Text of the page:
Full details on how to use ASTIMP and ASTEXP can be found in appendix B, but the following gives an example.
The first command takes a set of 4 images, one from each chip of an array, which are aligned in their
Current coordinate system, (possibly by object matching) and constructs a file
inst.ast from them;
the parameters ‘IDTYPE=FITSID FITSID=CHIPNAME’ mean that the AST file labels each coordinate
system with the value of the ‘CHIPNAME’ FITS header from the
reg_data* images, since this
dentifies which CCD is which in the mosaic camera. The second command applies the file
inst.ast to a set of (any number of) images from the same instrument which have not
yet been registered; for each one ASTIMP works out which coordinate system to add by
matching the ‘CHIPNAME’ FITS header in the image with one of the ones in the AST
If a previously prepared AST file for the instrument you are using exists, then the ASTEXP step can be avoided. In any case, once a suitable AST file is available, it can be applied to many sets of images from the same instrument, as long as the instrument’s characteristics remain the same.
There is a more detailed example of the use of ASTIMP in section §8.10.
To combine registration information from different sources, you can use the routine
It is not always possible to register a group of images in a single step, using one kind of procedure. For instance you might have a large group of images with an approximate SKY coordinate system inserted by the observing system, of which some but not all overlap with each other. In this case we would like to register the overlapping ones using the object-matching techniques described in section 8.2, but fall back to the tolerably accurate SKY coordinates to align the rest of the images.
WCSREG can do just this. You give it a number of images, and a list of coordinate systems it can use to make the connections, and if it’s possible to align them all using only these coordinate systems it will do so, adding a new coordinate system labelled ‘CCD_WCSREG’ to them all. In the above example you would write something like
Where there is a choice between coordinate systems to use for alignment, ones given earlier in the DOMAINS list are preferred. The square brackets around the named domains are required here because it is an array of strings.
The new coordinate system added is a copy of (and so has the same units as) the PIXEL coordinate system of the reference image, which is normally the first one listed. Because of this, if you have a set of images which are already aligned, but in an unsuitable coordinate system, you can align them in a pixel-sized coordinate system using WCSREG. Giving a null (‘!’) value for the list of domains will automatically use the current attached coordinates of the reference image for alignment, so that running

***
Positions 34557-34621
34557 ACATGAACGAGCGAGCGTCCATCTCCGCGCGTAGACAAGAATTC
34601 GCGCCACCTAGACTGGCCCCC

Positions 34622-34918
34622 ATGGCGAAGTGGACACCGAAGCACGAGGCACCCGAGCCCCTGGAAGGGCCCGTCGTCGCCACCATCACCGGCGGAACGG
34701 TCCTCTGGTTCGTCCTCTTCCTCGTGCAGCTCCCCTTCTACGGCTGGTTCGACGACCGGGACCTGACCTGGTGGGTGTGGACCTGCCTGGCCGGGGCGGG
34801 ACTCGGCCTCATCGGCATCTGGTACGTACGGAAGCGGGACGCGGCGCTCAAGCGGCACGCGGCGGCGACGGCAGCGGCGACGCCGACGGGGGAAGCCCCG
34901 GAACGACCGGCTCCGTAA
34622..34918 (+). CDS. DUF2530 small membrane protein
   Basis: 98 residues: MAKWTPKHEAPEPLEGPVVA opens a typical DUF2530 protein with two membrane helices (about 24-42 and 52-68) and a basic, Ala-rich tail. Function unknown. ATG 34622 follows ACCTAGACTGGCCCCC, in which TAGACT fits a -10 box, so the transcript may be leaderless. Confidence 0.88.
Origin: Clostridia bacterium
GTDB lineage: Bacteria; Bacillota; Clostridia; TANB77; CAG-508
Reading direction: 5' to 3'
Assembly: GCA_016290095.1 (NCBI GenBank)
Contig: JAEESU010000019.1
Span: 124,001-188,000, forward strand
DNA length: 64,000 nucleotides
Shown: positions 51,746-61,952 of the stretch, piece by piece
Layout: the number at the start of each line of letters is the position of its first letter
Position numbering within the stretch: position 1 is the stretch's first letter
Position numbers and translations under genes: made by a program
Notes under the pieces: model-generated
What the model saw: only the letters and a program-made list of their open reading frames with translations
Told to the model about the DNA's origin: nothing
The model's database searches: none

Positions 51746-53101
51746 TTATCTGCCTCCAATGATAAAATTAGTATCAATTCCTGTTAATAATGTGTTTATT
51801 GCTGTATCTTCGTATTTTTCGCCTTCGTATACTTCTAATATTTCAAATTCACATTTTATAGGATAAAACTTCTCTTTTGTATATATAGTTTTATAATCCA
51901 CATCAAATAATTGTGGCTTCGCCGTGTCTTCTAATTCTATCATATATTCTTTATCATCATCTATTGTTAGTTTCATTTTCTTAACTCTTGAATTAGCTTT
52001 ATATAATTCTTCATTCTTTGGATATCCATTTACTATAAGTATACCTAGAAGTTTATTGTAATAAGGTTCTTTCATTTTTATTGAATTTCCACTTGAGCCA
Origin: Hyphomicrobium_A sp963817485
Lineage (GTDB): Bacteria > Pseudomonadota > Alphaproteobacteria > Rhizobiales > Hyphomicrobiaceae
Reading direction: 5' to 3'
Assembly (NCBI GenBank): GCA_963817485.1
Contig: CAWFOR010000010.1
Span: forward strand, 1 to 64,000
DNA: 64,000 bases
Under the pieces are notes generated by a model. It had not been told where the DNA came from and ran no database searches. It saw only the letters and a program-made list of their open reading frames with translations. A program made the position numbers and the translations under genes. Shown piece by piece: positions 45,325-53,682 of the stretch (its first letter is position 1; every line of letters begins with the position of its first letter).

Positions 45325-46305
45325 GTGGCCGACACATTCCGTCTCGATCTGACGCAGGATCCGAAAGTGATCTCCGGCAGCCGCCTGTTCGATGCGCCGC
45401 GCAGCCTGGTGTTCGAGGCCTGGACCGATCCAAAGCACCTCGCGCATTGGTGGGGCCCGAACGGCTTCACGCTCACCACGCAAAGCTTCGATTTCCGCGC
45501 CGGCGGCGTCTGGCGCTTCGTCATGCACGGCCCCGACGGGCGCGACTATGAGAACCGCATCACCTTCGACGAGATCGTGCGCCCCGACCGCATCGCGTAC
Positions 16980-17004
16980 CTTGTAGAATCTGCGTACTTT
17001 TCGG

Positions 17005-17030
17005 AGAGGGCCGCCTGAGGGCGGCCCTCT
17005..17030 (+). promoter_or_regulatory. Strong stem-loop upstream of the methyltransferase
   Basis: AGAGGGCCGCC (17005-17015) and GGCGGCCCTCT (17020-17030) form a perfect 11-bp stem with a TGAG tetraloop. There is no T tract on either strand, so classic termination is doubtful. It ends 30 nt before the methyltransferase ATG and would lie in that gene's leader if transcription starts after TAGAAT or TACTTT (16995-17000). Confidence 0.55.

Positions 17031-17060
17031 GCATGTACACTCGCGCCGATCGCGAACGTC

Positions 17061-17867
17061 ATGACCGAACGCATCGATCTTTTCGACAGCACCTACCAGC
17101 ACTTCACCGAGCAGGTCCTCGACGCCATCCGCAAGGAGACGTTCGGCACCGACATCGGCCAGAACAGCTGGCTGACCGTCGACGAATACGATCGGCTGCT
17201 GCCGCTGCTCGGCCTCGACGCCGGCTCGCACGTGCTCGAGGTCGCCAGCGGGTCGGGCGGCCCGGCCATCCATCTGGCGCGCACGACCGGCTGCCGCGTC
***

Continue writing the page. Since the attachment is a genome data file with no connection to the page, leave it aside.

will ensure the group of already registered images
regdat* keeps its existing alignment, but in a
coordinate system in which a unit is pixel-sized. This can be a useful trick prior to resampling, since
the resampling program TRANNDF will resample so that a pixel of the output image is one unit
square; for this reason resampling directly into a SKY coordinate system, in which a unit is one radian,
is bound to give a useless result.
In many cases it will be possible to align a set of images in one step without worrying about these sorts of procedure. For the more complicated cases where coordinate information of varying levels of accuracy and completeness is available from several different sources however, WCSREG, in conjunction with the other programs described in this section, provides powerful facilities for making use of this information. Some examples of them at work can be found in §8.10.
The previous sections describe various methods for aligning a set of images in a common coordinate system. Once this is done, you will usually want to resample and combine or compare them. Before, instead of, or after that however, you might want to see the positions of the images in the aligned coordinates. You can do this using the application:
If you give DRAWNDF a list of images which are all aligned in their Current attached coordinate system, it will plot outlines of the regions covered by each image file. In this way it is easy to see which parts of your data cover which parts of the coordinate space.